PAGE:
Sunday, March 27, 2011

Local Artists Unit- #2 Toni Rhodes

The second artist we talked about was Toni Rhodes. She is a local encaustic artist.

We talked about abstract art and how you can use colors to express your ideas. Ms. Rhodes came in and spoke to the students. They got to see (and even TOUCH!) some of her work. She talked about the process of creating her pieces and the students loved the idea of creating art with a blow torch. We were, however, going to take a less hazardous approach to encaustics; melted crayons.
I brought in an electric skillet to melt the crayons. We peeled the paper off, broke the crayons into several pieces, and put them in small tins that are typically used to make candles.

After talking to students about how to paint safely, I called them over 4 or 5 at a time. They were asked to think about how they could express their animal using only colors, shapes, lines, or textures. What colors are in your animal? What does their skin feel like? Where do they live? (Only having 11 students and another teacher to help, it was easy to safely monitor all students) They had to paint very quickly because as soon as the wax came out of the tin it was dry in seconds.
This was a great experience for my students. They couldn't get hung up on what it was going to look like in the end or how each brushstroke would look. They got to explore a new material, and they had a blast!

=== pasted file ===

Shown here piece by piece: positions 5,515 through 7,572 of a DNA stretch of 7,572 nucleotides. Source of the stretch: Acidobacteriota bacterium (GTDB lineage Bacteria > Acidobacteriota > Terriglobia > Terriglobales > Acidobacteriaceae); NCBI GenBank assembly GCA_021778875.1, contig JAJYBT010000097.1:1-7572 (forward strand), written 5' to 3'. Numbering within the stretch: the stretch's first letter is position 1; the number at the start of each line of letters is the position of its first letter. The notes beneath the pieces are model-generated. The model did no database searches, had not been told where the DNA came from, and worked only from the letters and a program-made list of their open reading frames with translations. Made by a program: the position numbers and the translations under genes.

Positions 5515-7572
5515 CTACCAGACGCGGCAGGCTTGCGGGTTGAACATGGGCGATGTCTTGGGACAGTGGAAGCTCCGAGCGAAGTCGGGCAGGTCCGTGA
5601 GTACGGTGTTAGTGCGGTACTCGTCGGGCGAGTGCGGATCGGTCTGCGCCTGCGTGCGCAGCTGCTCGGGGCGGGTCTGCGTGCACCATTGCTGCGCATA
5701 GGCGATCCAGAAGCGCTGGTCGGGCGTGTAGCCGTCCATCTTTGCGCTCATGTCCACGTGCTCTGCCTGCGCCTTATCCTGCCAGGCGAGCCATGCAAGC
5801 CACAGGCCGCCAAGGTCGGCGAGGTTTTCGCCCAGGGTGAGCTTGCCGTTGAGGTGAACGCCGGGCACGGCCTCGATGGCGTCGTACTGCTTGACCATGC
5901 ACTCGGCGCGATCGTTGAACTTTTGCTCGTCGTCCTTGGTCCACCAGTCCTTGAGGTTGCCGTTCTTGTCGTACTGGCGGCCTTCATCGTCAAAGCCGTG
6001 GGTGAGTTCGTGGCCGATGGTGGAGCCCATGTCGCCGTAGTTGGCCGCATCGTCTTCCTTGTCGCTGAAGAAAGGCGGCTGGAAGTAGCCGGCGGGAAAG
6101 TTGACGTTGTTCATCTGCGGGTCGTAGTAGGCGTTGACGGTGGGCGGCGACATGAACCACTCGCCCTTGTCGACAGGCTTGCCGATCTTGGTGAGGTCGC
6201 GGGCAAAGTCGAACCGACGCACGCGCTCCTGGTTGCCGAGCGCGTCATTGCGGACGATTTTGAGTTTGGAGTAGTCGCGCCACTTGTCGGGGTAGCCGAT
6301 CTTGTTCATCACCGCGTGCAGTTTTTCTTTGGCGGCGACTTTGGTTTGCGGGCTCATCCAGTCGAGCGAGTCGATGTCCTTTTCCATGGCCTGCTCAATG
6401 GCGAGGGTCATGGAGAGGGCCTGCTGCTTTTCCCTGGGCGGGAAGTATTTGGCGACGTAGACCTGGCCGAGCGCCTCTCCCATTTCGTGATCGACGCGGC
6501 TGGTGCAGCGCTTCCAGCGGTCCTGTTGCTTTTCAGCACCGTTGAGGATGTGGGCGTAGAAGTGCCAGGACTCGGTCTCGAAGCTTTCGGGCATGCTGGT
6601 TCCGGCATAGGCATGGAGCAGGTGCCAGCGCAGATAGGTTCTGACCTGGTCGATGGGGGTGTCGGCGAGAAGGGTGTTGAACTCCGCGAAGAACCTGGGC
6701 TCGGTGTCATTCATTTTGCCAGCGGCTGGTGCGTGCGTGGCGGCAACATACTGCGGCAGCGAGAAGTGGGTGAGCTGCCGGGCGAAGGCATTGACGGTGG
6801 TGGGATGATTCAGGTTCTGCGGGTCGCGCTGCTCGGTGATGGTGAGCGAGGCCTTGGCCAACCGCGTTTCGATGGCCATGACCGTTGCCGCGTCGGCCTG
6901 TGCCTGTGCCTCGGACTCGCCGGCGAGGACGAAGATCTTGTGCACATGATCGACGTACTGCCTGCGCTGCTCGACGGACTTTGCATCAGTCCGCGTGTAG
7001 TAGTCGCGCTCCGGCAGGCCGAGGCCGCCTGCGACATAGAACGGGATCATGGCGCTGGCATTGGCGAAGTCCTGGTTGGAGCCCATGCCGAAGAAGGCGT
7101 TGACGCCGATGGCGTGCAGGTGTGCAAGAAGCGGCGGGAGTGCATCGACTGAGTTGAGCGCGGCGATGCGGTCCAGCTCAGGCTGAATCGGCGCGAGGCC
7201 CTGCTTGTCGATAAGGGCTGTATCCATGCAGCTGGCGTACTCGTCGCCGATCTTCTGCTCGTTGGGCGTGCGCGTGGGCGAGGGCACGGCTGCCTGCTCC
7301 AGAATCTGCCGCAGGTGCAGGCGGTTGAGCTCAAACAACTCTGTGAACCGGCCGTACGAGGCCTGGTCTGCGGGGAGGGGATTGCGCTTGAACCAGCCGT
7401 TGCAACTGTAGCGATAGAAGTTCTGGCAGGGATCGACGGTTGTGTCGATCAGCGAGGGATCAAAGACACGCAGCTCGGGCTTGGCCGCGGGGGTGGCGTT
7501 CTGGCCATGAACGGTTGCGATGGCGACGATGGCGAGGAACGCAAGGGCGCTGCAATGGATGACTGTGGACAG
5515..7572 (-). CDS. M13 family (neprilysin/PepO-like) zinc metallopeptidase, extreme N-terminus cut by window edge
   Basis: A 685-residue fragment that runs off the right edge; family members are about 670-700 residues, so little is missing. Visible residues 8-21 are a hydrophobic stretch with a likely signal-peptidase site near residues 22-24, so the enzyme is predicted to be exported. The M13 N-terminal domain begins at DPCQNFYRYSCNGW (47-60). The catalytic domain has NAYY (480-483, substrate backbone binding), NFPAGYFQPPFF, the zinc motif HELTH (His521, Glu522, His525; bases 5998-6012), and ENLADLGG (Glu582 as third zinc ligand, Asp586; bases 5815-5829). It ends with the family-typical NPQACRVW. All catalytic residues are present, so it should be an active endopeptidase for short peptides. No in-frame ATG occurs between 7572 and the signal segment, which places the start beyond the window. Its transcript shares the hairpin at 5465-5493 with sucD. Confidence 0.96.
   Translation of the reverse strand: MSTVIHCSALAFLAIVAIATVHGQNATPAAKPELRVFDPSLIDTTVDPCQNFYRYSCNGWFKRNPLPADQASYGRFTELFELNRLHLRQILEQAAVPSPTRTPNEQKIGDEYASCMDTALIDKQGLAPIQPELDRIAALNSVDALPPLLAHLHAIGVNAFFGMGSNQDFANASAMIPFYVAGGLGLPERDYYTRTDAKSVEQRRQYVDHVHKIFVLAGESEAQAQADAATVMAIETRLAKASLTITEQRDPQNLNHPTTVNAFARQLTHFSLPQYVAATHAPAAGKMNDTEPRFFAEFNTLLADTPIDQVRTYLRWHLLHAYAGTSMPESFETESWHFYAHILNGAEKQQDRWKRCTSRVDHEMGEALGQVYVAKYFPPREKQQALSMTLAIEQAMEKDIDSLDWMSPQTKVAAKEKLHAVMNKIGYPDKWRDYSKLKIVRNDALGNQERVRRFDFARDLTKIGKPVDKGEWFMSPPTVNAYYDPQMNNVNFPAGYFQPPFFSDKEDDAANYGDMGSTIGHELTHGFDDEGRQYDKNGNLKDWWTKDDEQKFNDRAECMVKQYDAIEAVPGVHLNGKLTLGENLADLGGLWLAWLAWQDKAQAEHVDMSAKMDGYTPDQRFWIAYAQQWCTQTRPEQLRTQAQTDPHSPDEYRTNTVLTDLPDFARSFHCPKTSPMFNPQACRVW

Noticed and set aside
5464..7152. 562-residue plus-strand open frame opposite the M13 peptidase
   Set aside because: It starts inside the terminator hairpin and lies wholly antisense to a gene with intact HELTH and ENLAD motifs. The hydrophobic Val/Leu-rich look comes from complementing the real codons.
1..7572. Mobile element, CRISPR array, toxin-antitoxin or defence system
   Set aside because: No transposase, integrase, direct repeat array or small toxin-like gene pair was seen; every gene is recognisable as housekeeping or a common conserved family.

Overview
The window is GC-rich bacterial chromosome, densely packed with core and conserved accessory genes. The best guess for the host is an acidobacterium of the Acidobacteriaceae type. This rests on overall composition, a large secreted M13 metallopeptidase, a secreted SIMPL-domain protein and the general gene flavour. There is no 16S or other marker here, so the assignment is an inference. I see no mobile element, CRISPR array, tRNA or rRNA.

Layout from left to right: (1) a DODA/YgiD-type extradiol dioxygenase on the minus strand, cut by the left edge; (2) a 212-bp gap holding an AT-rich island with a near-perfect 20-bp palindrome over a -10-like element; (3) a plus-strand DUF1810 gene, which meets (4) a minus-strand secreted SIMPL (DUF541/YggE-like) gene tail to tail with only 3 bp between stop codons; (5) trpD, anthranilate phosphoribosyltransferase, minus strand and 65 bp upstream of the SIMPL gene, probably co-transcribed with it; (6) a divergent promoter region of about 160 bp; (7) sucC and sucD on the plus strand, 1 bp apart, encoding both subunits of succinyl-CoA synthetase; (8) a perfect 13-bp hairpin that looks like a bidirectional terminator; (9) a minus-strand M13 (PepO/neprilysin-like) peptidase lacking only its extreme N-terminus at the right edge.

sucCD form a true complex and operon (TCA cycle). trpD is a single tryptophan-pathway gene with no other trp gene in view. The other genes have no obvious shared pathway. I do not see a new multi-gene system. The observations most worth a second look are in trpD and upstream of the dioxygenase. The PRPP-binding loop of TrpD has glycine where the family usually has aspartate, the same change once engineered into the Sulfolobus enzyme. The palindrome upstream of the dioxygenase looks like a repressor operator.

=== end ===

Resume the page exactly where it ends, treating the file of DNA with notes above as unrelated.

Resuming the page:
Local Artists Unit- #1 Charley Harper

Over the past five weeks, I have taught an art class for students in grades 4th-8th. I decided to focus on local artists with very distinctive styles, all different from each other. I began with my favorite artist, Charley Harper. He was a Cincinnati artist who made beautiful serigraphs and other prints. His work consisted of animals in a geometric style that Charley referred to as "Minimal Realism."

I showed the students lots of Harper's work including some beautiful mosaics. The students chose their favorite animals and made a plan for their mosaic on graph paper.
They then counted how many tiles they would need of each color, so they could begin to paint. Instead of using traditional ceramic tiles, we used styrofoam. Because of time restraints, I cut 4 inch squares from styrofoam plates and drew 1/2 inch squares on them before giving them to the students. We mixed our own colors with acrylic paint (the styrofoam would resist tempera) and painted the appropriate amount of squares before cutting them apart.
The students begin cutting the squares apart and gluing them onto poster-board.
This project took a long time, but was very successful. The styrofoam is a very cost effective way to create beautiful mosaics. The students had to use a lot of math skills to graph their animals and figure out how many squares to paint, so this is a good cross-curricular lesson. If you do not have somewhere to store the mosaics flat while they are in progress, I would recommend mode-podging them after every session. If they are picked up, the pieces pop off rather easily. I hope you enjoy their beautiful work.